via Las Vegas Business Press :: David G. Schwartz : Which niche is which? It will pay Strip to know.
I think that the folks who sell rooms in Vegas hotels should take a look at what Cassidy is doing or even partner with him to bring in some tour groups. I think that the the travel decision process is undergoing a fundamental shift analogous to what’s been happening with entertainment for the past 40 years. Once everyone tuned into Johnny Carson before going to bed. Now, there’s a plethora of network and cable TV options, to say nothing of the almost limitless choices that can be delivered via the Internet. People are able to find entertainment much more closely tailored to their individual preferences.
I see the same thing happening with travel. Already, the LVCVA is doing a good job of splitting its business travel and leisure travel marketing. But what about the many facets of leisure travel? The most obvious way to split that up is rough demographics (age? traveling with kids?) but a more nuanced–and I think soon to be more necessary way–is by interests. Increasingly, travelers are consumers of content who want to do more than just relax. Tailoring that content to meet their needs will make them that much happier and that much likelier to return.
I’ll get out of here before this turns into a column in and of itself, but suffice it say that I think the niche market goes well beyond geeks–though learning a few lessons from them is a great start.
My Las Vegas Business Press column on the dubious benefits of cost-cutting in a hospitality company is out today:
It goes without saying that there are several ways to cut costs. Shaving off some perks — first-class travel for jet-setting execs or caviar in the employee dining room — makes eminently good sense when revenues are down. Likewise, optimizing employment levels, which often means finding ways to do more with less, can help strengthen a hospitality company’s bottom line and competitive position if it’s done sensibly.
But not all cost-cutting provides a net benefit.
via Las Vegas Business Press :: David G. Schwartz : Cut costs now or invest for the future?.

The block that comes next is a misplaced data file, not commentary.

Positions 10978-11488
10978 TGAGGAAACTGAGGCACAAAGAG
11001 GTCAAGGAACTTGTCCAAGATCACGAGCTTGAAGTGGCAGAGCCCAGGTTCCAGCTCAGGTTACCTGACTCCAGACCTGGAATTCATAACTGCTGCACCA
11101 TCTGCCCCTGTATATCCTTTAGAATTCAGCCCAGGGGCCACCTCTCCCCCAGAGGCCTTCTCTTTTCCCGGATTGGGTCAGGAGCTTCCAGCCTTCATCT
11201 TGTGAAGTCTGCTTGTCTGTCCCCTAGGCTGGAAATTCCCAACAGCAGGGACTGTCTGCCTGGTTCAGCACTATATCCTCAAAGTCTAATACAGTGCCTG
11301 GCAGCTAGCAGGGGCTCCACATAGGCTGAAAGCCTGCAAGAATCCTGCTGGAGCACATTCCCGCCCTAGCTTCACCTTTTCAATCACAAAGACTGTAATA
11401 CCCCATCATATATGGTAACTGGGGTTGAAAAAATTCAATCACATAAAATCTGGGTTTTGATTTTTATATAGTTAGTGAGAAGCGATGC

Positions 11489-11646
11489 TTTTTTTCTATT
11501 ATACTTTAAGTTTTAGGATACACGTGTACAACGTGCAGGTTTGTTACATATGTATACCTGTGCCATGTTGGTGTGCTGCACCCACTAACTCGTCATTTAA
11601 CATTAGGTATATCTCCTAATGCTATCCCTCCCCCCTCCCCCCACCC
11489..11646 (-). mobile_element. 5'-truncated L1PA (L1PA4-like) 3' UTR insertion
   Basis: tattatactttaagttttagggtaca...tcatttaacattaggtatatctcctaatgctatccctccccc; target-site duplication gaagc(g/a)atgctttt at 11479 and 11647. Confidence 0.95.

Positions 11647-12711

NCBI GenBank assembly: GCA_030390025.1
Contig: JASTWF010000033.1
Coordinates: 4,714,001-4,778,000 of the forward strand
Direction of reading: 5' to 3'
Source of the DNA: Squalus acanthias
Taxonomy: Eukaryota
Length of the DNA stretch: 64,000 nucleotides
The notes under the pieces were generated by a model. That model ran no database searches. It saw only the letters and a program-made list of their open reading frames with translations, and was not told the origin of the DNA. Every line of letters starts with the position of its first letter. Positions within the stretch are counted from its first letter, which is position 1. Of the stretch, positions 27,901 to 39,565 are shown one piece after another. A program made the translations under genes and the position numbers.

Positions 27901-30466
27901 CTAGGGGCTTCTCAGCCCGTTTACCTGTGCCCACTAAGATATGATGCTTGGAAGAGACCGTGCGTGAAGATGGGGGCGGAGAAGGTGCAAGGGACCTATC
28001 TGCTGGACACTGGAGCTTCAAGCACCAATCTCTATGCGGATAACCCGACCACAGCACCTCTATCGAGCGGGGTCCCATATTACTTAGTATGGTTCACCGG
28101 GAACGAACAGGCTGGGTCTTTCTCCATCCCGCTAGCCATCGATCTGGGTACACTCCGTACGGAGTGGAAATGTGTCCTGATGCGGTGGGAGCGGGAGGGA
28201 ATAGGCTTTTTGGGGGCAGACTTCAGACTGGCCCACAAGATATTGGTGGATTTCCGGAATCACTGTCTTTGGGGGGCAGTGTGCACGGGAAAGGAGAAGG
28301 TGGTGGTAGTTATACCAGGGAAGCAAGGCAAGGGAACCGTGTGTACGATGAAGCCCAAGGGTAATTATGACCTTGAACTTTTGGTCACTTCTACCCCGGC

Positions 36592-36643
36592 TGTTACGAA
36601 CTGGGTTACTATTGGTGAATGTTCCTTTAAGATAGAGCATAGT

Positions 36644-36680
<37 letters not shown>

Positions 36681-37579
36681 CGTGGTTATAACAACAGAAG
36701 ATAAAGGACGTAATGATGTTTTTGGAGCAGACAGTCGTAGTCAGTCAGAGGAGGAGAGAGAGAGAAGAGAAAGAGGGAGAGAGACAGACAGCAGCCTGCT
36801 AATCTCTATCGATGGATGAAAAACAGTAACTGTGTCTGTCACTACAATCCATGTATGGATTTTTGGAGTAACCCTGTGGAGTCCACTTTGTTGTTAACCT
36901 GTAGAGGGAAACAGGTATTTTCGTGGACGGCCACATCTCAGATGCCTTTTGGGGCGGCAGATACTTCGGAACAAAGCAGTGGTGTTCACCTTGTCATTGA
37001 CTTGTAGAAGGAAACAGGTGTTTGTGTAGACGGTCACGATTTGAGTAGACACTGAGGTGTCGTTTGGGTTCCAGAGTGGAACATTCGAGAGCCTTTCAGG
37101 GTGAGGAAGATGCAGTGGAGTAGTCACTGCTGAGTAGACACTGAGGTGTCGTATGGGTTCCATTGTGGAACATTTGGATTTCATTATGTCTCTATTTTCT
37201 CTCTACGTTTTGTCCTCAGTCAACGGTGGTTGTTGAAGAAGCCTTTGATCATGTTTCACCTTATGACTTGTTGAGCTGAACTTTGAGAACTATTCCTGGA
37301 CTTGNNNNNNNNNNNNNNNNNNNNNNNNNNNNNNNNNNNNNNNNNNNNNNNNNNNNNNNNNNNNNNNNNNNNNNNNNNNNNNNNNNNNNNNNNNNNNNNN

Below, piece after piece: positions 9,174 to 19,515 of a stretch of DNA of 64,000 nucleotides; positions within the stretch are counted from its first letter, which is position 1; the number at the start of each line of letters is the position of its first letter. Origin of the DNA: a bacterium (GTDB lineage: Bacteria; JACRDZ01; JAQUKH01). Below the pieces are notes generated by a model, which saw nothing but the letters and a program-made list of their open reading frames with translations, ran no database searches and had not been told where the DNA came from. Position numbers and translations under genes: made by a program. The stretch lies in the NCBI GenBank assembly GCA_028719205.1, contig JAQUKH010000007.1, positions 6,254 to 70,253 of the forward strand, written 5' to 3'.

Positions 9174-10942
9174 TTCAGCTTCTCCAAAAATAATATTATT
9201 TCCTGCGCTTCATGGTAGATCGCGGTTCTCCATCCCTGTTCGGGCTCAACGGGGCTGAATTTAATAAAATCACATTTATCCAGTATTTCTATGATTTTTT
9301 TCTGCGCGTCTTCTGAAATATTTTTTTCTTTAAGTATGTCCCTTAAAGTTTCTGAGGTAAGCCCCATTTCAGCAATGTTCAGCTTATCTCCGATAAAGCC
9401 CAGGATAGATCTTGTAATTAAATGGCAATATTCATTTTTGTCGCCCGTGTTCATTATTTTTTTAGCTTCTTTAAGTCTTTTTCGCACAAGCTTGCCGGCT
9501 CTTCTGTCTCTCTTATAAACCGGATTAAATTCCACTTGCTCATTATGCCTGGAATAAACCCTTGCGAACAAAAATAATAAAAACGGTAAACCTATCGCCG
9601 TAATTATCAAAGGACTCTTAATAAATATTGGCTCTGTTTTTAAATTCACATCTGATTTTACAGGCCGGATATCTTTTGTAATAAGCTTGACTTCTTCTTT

I still don’t understand why you would want to incentivize your executives to make decisions that hold costs down without regard for performance or guest satisfaction. I don’t have any problem at all with people being well compensated for their work (I know I wouldn’t turn down a bigger paycheck if someone offered it to me, and it’s hypocritical to assume that others would), but they should be rewarded for either improving results or delivering better service, not just keeping costs down.
That’s my two cents, anyway. Though if I start cutting costs, I might only give you one cent’s worth next time.
In this week’s Las Vegas Business Press, I take a look at one aspect of Terry Lanni’s legacy:
There’s already been a great deal written about his work at the helm of MGM Mirage, including his role in guiding the company through two mergers that created today’s MGM Resorts International, and his pioneering work with diversity initiatives with the company. Either of them would have been enough to cement his legacy as a leader in the gaming industry (a rank that his 2000 induction into the American Gaming Association’s Gaming Hall of Fame confirms).
However, his service on the National Gambling Impact Study Commission from 1997 to 1999 was both a sign of his stature in the industry and a landmark accomplishment
via Las Vegas Business Press :: David G. Schwartz : Lanni will be remembered for dignified diplomacy.
Maybe the greatest testament to Lanni’s “dignified diplomacy” came from UNITEHERE! president John Wilhelm, who told me this about Lanni via email:
“Terry considered running for the US Senate as a Republican. I tried mightily, though in vain, to encourage him to do that. I told him that he was a Republican I personally, and our Union, could not just support but enthusiastically work for. He would have been a great public servant.”
Wow. You don’t often see union leaders supporting Republican candidates. Terry Lanni was clearly an exceptional man.